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Savatage - Sirens CD (album) cover

SIRENS

Savatage

 

Progressive Metal

2.93 | 44 ratings

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Isa
Prog Reviewer
2 stars |D|

Sirens is the debut album of Savatage, one of the bands that would come to be known as one of the early pioneers of more creative or "progressive" metal (though since Savatage avoided a lot of the prog stereotypes, there's some argument about their progressiveness). It is actually very much what you might expect from one of the better heavy metal bands from 1983, only unlike the other proto-prog metal bands, Savatage is only somewhat influenced by NWBHM. The influence of heavier, "darker" and more mid-tempo first wave metal, Black Sabbath, Ozzy Osbourne, and some Scorpions, is just as present. There's a lot of stuff online about them having been an early influence for death metal, given Jon Oliva's aggressive style, but that seems like quite a stretch, in my opinion (I guess I'd have to give early death metal another listen to be sure...). Regardless, the debut has some great, somewhat creative straight up metal tracks, some moments of "hey, that sounds like something you'd hear in prog" here and there, and some tracks that are just very forgettable, lame, and dated tracks that stereotype that period. A pretty mixed bag indeed. It's impressive how the band would stick with the general sound of their debut for so many albums though.

Track Commentary: The album opens with sounds of chorused guitar arpeggios leading into church bells combined with chimes (hm, I wonder if Rush's A Farewell to Kings had some influence there...). I really like the echo effects on Jon Oliva's voice, and he'll often stop on a word and let the word echo during the riff, very effective. Very good riffs, standard sort of heavy metal for the early eighties, but well done. Holocaust starts with fast drumming on the high hat, leading into a riff, leading into the songs main riffs, a really great riff with palm muting, alternating a low line and higher power chords. This is probably my favorite song on the album, along with Scream Murder. The siren going off in this track is an album pun, referring to the danger in WWII and the album title at the same time. I like the low keyboard pads. Some of the guitar chords are reminiscent of Iron Maiden's. The end of the song is sound effects, which crescendo into the next track. The intro to I Believe is chorused guitar arpeggios with Oliva giving try at soft-singing, with less than pleasing results of nasality. More of the usual early 80s metal sound, power chord riffs with occasional single lined passages. Less than convincing low-voice distortion is used before the band breaks into a double-time solo. I like the sound of the toms in the drum fills at the end of the track. Rage is a much more accessible head-banging sort of track. The ending holds the echo of the ending in suspention, very strange and creative enough to seem out of place at the end of a not-so-creative track. On the Run is a more mid-tempo, with a riff that sounds oddly similar to one in their later Gutter Ballet album... I guess they kind of reused it. It's a really awesome riff nonetheless. Twisted Little Sister is once again on the accessible side, with kind of unnecessary effects on the singer's voice. I'm pretty certain that the title of this track is where a certain (in)famous hair-metal band got their name. "Baby I need you" is the kind of lyric that gives you a less than positive indication regarding the band's sense of artistic flare with the track. Living for the Night is another typical metal track. Scream Murder, however, is actually quite the opposite, a track with synth pads, more diversity in the composition. Out On the Streets is very acoustically driven, and the catchy chorus actually does sound like something from their Streets album, interestingly enough.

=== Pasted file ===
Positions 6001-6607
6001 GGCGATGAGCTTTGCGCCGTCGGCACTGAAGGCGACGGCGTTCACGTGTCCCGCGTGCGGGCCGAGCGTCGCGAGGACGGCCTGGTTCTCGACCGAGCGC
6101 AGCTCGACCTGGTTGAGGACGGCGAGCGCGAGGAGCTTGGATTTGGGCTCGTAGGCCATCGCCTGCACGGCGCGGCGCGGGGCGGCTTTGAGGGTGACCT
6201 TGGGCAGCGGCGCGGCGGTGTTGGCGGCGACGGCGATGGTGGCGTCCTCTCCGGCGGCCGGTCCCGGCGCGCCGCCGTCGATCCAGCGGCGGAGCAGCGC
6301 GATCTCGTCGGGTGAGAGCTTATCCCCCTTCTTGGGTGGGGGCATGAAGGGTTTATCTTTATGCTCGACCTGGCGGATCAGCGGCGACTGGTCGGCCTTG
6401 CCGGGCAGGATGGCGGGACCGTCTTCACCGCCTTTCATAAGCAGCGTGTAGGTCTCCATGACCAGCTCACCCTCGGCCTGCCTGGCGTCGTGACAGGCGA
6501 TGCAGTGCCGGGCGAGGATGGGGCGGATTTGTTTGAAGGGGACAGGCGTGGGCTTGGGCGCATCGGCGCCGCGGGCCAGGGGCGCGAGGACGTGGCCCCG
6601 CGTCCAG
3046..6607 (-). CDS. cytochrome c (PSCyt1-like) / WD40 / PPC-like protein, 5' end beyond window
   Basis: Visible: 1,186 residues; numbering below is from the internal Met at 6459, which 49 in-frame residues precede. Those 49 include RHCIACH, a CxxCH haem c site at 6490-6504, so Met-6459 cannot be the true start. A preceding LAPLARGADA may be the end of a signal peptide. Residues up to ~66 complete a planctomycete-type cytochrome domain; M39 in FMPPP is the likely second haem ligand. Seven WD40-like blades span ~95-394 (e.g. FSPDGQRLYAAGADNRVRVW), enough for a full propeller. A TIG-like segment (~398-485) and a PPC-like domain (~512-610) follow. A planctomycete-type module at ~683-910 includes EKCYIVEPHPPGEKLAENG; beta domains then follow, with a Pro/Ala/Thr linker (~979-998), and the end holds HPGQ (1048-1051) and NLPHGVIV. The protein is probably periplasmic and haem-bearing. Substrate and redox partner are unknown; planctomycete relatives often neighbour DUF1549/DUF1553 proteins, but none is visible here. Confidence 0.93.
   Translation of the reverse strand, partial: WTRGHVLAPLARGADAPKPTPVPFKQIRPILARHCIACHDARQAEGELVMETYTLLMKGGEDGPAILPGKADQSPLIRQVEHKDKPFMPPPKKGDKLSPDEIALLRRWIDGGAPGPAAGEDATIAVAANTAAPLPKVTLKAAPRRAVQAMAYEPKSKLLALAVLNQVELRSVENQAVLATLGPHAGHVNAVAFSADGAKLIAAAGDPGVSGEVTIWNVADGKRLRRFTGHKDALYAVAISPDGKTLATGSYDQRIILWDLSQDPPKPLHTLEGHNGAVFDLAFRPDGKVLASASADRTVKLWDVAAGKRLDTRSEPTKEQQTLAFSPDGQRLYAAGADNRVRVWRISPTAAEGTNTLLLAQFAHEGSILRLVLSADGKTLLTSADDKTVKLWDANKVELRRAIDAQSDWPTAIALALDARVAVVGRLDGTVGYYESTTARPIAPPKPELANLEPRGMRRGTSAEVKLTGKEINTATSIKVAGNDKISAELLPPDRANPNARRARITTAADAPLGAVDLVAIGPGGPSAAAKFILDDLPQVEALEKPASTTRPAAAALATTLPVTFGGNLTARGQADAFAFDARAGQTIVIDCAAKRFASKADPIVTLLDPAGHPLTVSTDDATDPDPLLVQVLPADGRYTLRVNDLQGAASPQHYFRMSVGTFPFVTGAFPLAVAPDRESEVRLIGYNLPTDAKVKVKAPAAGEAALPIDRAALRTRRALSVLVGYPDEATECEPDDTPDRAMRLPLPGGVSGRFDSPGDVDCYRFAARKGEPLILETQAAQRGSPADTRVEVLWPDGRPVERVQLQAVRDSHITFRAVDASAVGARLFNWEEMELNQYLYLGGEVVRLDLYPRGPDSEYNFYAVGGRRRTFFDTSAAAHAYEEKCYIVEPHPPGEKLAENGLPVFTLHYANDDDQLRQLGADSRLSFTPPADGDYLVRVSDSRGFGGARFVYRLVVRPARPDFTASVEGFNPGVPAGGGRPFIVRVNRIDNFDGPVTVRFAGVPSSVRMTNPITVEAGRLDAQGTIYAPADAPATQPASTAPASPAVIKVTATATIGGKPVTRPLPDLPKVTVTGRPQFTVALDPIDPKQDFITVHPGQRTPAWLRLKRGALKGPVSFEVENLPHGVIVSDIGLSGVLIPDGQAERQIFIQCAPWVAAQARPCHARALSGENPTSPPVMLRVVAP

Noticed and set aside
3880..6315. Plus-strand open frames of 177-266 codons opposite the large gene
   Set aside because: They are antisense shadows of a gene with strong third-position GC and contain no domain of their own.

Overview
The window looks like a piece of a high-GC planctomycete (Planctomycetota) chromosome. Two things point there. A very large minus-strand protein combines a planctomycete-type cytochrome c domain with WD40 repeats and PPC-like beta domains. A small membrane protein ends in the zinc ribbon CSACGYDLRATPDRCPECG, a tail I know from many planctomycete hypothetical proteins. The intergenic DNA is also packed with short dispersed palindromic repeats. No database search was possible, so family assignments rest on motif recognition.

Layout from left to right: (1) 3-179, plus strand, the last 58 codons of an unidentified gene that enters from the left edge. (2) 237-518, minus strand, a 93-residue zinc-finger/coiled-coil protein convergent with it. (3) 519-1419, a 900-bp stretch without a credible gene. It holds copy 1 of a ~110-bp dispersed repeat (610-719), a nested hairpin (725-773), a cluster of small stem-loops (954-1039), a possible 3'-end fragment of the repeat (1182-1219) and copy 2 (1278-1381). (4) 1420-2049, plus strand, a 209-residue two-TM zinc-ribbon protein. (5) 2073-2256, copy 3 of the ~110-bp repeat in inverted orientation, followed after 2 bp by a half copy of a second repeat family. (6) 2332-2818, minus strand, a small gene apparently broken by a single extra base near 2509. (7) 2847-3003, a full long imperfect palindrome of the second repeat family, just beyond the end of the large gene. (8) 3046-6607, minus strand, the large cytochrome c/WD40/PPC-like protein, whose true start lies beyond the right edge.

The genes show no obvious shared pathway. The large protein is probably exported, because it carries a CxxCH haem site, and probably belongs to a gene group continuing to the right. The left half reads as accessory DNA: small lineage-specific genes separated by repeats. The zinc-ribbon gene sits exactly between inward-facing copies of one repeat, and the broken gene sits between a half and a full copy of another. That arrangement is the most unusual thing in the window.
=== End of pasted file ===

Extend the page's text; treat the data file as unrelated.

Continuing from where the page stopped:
Savatage's album is a pretty good one in the scheme of early metal, but pretty mediocre in the context of rock music over. A good start, with mere hints at prog, but this is one of those albums you listen to if you adore the band's somewhat unique and aggressive sound, or for head-banging kicks after you've wracked your brain with avant-garde music. More recommended for fans of Savatage and prog metal collectors.

Isa | 2/5 |

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